Our main subject today is driving sales via a solid content marketing strategy. Here are some best practices with proven track records, especially in marketing B2B products and services.

  • Set goals. Specifically, use the SMART rubric to establish and document a sound strategy, so your whole team is on the same page with concrete goals to work towards. SMART stands for Specific, Measurable, Attainable, Relevant, and Time-bound. Using this outline, you can ensure all goals are clear, concise, and actionable. Not to mention in line with your company's sales goals overall.

  • Create a Content Marketing strategy. CMI research shows that while 91% of marketers use CM, only ~37% have a documented strategy. While we feel that content marketing is better than none to impact your B2B sales, it pays to have a robust strategy.

  • Deliver content that delights your audience. You know your audience better than we do, so use that to your advantage when laying out that strategy. If you provide a service to businesses in one sector, use your content to demonstrate your mastery of that sector. Show your readers how you understand their pain points, then demonstrate how your services can help them overcome those problems.

  • Remember that content marketing is a long game. You likely won't see results from your content efforts in the first few months. It may take six months to see your first conversion, but once that happens, the organic conversions will just keep coming in.


Five specific tips for B2B Content Marketing

  • Find keywords with search traffic and business potential: Conduct keyword research to identify topics that potential customers are searching for. If you're a software company, you might target keywords like "project management software" or "CRM software."

    Example:  Slack, which targets keywords like "team collaboration" and "remote work tools."

  • Produce informative and insightful content: Create content that educates and informs potential customers about your products or services. A financial services company might create content that explains complex financial concepts in simple terms.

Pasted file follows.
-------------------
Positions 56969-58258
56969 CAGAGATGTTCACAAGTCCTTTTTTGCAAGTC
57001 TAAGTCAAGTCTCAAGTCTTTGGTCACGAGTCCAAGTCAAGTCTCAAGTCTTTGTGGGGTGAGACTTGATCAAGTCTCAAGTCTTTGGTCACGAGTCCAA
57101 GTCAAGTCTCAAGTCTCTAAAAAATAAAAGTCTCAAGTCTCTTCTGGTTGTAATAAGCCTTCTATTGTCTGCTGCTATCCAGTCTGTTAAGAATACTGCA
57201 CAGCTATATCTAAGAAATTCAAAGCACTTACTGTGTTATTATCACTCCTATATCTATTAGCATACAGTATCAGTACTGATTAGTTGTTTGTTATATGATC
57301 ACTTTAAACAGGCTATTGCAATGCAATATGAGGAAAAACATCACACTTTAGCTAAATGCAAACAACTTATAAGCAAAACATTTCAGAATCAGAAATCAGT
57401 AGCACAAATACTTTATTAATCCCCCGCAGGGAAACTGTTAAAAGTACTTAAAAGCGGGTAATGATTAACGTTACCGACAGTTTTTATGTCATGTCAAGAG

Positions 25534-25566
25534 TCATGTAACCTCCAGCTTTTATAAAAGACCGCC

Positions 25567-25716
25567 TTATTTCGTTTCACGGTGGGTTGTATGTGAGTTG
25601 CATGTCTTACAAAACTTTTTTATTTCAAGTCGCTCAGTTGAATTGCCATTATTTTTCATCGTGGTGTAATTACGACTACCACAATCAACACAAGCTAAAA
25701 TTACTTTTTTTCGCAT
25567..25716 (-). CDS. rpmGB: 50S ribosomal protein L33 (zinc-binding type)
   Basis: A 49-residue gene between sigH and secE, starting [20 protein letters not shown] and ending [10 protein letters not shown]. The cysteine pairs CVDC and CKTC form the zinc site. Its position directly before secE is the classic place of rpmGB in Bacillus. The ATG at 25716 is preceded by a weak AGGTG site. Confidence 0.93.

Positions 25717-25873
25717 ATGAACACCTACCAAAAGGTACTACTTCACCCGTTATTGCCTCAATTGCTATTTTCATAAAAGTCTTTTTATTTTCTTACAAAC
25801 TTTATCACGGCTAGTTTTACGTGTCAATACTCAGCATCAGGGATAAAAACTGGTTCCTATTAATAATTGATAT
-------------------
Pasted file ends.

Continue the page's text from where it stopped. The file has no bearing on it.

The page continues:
Example: HubSpot, which provides a wealth of educational content on topics like inbound marketing and sales.

  • Use storytelling to engage your audience: Incorporate storytelling into your content to make it more engaging and memorable. A technology company might tell how one of its clients successfully implemented its software.

    Example: Salesforce, which uses customer success stories to showcase the benefits of its CRM software.

  • Utilize different content formats: Experiment with different types of content to see what resonates with your audience. A marketing agency might create blog posts, infographics, and videos to reach different segments of its audience.

    Example: LinkedIn, which offers a variety of content formats like articles, videos, and podcasts.

  • Focus on quality over quantity: Don't produce content just for the sake of producing content. Instead, focus on creating high-quality content that provides value to your audience. A software company might create in-depth whitepapers or case studies that showcase the benefits of their product.

    Example: CB Insights, which produces a weekly newsletter that's both entertaining and informative.

And for every happy customer, you grow this way, they'll tell all their friends in the same industry how awesome you are to work with and how your services worked magic on their pain points. Word-of-mouth marketing is priceless in B2B, and there is simply no better way to grow sales than to build a solid base of happy customers. There's no better way to grow that base than through content marketing because organic growth is more sustainable and doesn't require pushy sales calls.

Blogging and Content Marketing

Jesse hails from Seattle, Wa. When he’s not creating great content, or staring at his laptop screen waiting for inspiration, he’s probably walking in the trees somewhere in the foothills of the nearby Cascade Mountains.